Michael Melia of the Associated Press reports today that:
A U.S. military tribunal convening Monday at Guantanamo will hear challenges from attorneys for a Canadian terror suspect accused of killing an American soldier when he was 15 — an age they say should disqualify him from trial.
Lawyers for Toronto-born Omar Khadr, who is now 21, argue in a motion on the hearings’ agenda that the judge would be the first in Western history to preside over a trial for war crimes allegedly committed by a child. …
Khadr is accused of hurling the grenade that killed Army Sgt. 1st Class Christopher Speer, a Special Forces commando, during a July 2002 firefight at an al-Qaida compound in Afghanistan.
Set aside the whole question of Khadr’s age here. Just consider that he is, in the above reports and elsewhere, being referred to as a “terror suspect.” And just what act of “terrorism” is he accused of committing? He threw a grenade during a firefight.
This is not complicated. Throwing a grenade at an opposing soldier during a firefight is not “terrorism.” That’s war.
(Lying troll prophylactic: Spare me the feigned outrage of pretending that this simple tautology is somehow a celebration or defense of Khadr. Nor do you or could you possibly really believe that this self-evident statement is in any way disrespectful of Khadr’s victim, the late Sgt. Speer. He was a soldier and he died in battle. Pretending that he wasn’t and that he didn’t — pretending, as this tribunal is doing, that he was not a soldier at all, but merely a victim of violent crime — strikes me as immensely disrespectful.)
Khadr is accused of fighting against American soldiers in battle. That would make him the enemy. It would make him a Bad Guy. But it would not, by any stretch, make him a terrorist. That’s not what “terrorist” means, nor is it something that “terrorist” can be twisted into meaning. Omar Khadr is not a terror suspect. He is either a prisoner of war or else he falls into the dubious category of “unlawful enemy combatant,” but the tribunal is not accusing him of committing an act of terrorism so let’s stop calling him a “terror suspect.”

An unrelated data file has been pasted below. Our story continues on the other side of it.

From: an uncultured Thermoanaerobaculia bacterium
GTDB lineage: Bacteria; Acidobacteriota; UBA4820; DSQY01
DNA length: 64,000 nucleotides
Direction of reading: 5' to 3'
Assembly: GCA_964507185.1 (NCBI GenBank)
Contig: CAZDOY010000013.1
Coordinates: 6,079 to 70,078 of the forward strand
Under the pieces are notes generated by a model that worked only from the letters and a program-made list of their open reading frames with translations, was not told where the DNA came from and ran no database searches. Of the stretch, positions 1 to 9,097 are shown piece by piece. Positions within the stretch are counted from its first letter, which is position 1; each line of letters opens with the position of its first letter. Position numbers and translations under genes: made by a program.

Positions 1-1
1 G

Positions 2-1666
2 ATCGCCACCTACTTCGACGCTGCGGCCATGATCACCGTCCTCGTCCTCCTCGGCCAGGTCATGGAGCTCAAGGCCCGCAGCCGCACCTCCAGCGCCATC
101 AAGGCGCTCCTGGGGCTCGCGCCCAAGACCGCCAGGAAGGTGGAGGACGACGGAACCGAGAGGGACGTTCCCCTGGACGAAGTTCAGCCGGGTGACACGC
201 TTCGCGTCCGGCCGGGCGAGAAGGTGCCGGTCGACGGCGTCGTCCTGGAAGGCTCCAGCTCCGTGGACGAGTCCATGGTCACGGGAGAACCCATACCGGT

This distinction matters. A grenade in a marketplace is terrorism. A grenade in a firefight is combat. To assert that throwing a grenade during battle is criminal is to assert that all war is a war crime and every soldier is a criminal. I cannot see any way of eliminating that distinction for the enemy without also eliminating it for ourselves and for our allies. That is not something we want to do.
And yet we’re already beginning to do just that. This post — like every post that even hints at the existence of any such rules or distinctions or criteria — will inevitably produce the complaint that I am arguing that America must fight “with one hand tied behind our back.” That phrase — “I refuse to fight with one hand tied behind my back!” — is apparently taken from Page 1 of The Nihilist’s Rulebook. (Nihilists, of course, shouldn’t have a rulebook, but that’s another distinction they’re proud not to understand.)